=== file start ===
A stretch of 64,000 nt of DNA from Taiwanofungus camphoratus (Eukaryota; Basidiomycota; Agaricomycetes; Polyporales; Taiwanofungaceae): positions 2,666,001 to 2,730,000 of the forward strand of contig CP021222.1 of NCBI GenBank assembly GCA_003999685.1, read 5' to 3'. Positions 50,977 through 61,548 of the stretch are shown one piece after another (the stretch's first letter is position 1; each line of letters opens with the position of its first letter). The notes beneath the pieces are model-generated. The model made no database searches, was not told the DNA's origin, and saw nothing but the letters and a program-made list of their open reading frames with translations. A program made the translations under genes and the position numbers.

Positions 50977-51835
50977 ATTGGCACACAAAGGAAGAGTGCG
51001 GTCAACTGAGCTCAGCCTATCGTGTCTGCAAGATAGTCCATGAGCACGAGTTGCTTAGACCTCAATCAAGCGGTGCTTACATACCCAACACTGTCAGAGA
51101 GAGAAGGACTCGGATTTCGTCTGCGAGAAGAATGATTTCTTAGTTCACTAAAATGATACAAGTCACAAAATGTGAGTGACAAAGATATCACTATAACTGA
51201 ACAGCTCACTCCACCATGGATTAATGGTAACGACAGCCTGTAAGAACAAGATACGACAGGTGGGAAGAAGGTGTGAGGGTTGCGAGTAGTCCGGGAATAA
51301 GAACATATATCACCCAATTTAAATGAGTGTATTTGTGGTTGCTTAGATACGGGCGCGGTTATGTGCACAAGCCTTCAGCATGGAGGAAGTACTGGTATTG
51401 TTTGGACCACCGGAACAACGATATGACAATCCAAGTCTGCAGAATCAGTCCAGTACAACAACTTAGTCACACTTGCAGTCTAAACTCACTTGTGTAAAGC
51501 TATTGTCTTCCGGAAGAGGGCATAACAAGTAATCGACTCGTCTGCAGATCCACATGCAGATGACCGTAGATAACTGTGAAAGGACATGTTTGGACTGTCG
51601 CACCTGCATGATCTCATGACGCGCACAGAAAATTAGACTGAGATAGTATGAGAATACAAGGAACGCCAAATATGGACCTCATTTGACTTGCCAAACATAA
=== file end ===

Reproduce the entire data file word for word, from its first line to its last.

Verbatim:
A stretch of 64,000 nt of DNA from Taiwanofungus camphoratus (Eukaryota; Basidiomycota; Agaricomycetes; Polyporales; Taiwanofungaceae): positions 2,666,001 to 2,730,000 of the forward strand of contig CP021222.1 of NCBI GenBank assembly GCA_003999685.1, read 5' to 3'. Positions 50,977 through 61,548 of the stretch are shown one piece after another (the stretch's first letter is position 1; each line of letters opens with the position of its first letter). The notes beneath the pieces are model-generated. The model made no database searches, was not told the DNA's origin, and saw nothing but the letters and a program-made list of their open reading frames with translations. A program made the translations under genes and the position numbers.

Positions 50977-51835
50977 ATTGGCACACAAAGGAAGAGTGCG
51001 GTCAACTGAGCTCAGCCTATCGTGTCTGCAAGATAGTCCATGAGCACGAGTTGCTTAGACCTCAATCAAGCGGTGCTTACATACCCAACACTGTCAGAGA
51101 GAGAAGGACTCGGATTTCGTCTGCGAGAAGAATGATTTCTTAGTTCACTAAAATGATACAAGTCACAAAATGTGAGTGACAAAGATATCACTATAACTGA
51201 ACAGCTCACTCCACCATGGATTAATGGTAACGACAGCCTGTAAGAACAAGATACGACAGGTGGGAAGAAGGTGTGAGGGTTGCGAGTAGTCCGGGAATAA
51301 GAACATATATCACCCAATTTAAATGAGTGTATTTGTGGTTGCTTAGATACGGGCGCGGTTATGTGCACAAGCCTTCAGCATGGAGGAAGTACTGGTATTG
51401 TTTGGACCACCGGAACAACGATATGACAATCCAAGTCTGCAGAATCAGTCCAGTACAACAACTTAGTCACACTTGCAGTCTAAACTCACTTGTGTAAAGC
51501 TATTGTCTTCCGGAAGAGGGCATAACAAGTAATCGACTCGTCTGCAGATCCACATGCAGATGACCGTAGATAACTGTGAAAGGACATGTTTGGACTGTCG
51601 CACCTGCATGATCTCATGACGCGCACAGAAAATTAGACTGAGATAGTATGAGAATACAAGGAACGCCAAATATGGACCTCATTTGACTTGCCAAACATAA